WASHINGTON (AP) – Congressional Democrats stepped hungrily to the brink of power yesterday, promising immediate action to limit the influence of lobbyists and constant prodding of the Bush administration to bring U.S. troops home from Iraq.
President Bush pushed back against the political opposition as he contemplated divided government for his final two years in the White House. He said he would soon propose a five-year plan to balance the budget, and he challenged Democrats to avoid passing “bills that are simply political” statements.
“There is nothing political about finding a policy to end the war in Iraq, raising the minimum wage, achieving energy independence or helping kids afford college,” shot back Sen. Harry Reid of Nevada, due to become majority leader at the stroke of noon on today. “In fact, politics has prevented progress on these issues for too many years.”
Even as they prepared to take control of Congress, Democrats received a brusque reminder that they face pressure from the political left as well as resistance from Republicans.
At one point during the day, Rep. Rahm Emanuel, a member of the Democratic leadership, was addressing reporters when he was loudly interrupted by Cindy Sheehan and other anti-war activists. “De-escalate, investigate, troops home now!” they shouted, while he smiled gamely.
Rep. Nancy Pelosi, in line to become the nation’s first female House speaker, spent much of her day at ceremonial events. She attended a Catholic Mass in remembrance of the children of Darfur and Katrina, then a tea in her honor.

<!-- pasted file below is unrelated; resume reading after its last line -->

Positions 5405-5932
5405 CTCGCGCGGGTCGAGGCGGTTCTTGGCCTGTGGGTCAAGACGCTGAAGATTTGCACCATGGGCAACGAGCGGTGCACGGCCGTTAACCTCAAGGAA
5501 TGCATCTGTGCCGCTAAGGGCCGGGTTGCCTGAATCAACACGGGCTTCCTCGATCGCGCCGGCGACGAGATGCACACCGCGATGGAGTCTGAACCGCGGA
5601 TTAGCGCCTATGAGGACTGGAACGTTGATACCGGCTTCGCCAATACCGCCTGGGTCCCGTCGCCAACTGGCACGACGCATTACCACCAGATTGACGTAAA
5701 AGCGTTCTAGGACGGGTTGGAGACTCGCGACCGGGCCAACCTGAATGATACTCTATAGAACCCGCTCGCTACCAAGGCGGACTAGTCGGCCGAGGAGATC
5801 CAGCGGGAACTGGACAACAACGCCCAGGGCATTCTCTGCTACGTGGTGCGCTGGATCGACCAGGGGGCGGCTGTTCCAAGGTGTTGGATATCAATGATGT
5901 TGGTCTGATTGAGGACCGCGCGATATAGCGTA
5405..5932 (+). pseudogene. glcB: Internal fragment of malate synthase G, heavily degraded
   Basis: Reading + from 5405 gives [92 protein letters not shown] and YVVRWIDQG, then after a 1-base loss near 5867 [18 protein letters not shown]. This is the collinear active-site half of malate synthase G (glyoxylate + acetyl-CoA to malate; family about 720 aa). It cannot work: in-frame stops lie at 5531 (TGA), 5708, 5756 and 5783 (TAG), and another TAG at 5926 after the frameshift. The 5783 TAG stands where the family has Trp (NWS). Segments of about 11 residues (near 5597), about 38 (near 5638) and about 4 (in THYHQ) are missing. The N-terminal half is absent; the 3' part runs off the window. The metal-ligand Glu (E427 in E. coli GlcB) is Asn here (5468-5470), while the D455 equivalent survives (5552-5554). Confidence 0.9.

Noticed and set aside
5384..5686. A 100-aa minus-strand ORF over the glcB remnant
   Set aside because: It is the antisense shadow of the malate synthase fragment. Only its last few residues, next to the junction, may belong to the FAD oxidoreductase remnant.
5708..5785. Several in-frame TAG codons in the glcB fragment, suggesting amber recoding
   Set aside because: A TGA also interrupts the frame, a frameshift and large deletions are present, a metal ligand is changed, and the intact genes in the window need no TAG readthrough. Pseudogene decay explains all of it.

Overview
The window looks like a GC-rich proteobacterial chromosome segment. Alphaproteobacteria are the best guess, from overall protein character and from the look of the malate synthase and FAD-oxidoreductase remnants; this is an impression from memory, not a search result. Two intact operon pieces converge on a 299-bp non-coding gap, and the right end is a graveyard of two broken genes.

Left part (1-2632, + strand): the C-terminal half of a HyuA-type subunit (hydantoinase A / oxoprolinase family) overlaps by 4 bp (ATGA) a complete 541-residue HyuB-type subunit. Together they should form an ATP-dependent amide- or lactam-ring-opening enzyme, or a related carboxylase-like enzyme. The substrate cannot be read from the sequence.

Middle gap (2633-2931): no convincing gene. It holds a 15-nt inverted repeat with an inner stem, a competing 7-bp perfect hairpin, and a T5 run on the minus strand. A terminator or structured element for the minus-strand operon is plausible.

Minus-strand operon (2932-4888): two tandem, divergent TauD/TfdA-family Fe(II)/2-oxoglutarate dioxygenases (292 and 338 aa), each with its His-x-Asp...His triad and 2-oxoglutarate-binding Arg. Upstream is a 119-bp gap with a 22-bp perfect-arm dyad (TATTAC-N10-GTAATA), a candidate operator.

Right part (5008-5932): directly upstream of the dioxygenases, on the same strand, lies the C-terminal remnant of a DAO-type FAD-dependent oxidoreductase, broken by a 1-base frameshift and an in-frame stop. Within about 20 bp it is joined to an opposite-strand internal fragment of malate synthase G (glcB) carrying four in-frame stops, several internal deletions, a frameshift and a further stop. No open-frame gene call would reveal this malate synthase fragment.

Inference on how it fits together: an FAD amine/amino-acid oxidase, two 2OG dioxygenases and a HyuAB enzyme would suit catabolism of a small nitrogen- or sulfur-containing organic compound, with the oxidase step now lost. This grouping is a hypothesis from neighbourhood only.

That left it to her lieutenants to outline plans for the Democrats’ initial stretch in the majority.
Rep. Steny Hoyer of Maryland, the incoming majority leader, said the first six bills and a series of stiffer ethics rules would be passed within two weeks.
The first step, he said, would take place by early evening today, and consist of several measures crafted in response to the scandals that weakened Republicans in last fall’s elections.
In addition to expanding restrictions on privately financed trips enjoyed by lawmakers, House Democrats said they will prohibit travel on corporate jets and require greater disclosure of earmarks, the pet projects inserted into legislation at the behest of individual lawmakers.
The rules do not prohibit lawmakers from taking trips financed by foundations that seek to influence public opinion. Those trips will require pre-approval from the ethics committee.
Current rules ban congressional travel paid for by lobbyists or foreign governments, and violations of the existing restrictions played heavily in the scandal involving Republican lobbyist Jack Abramoff.
Democrats appeared to backtrack from their campaign-season pledge in at least one area. They were sharply critical last year of Republicans for keeping a roll call vote open for hours so leaders could find enough votes to pass Medicare legislation. But rather than ban the practice, the proposed new rule declares that a vote “shall not be held open for the sole purpose of reversing the outcome.”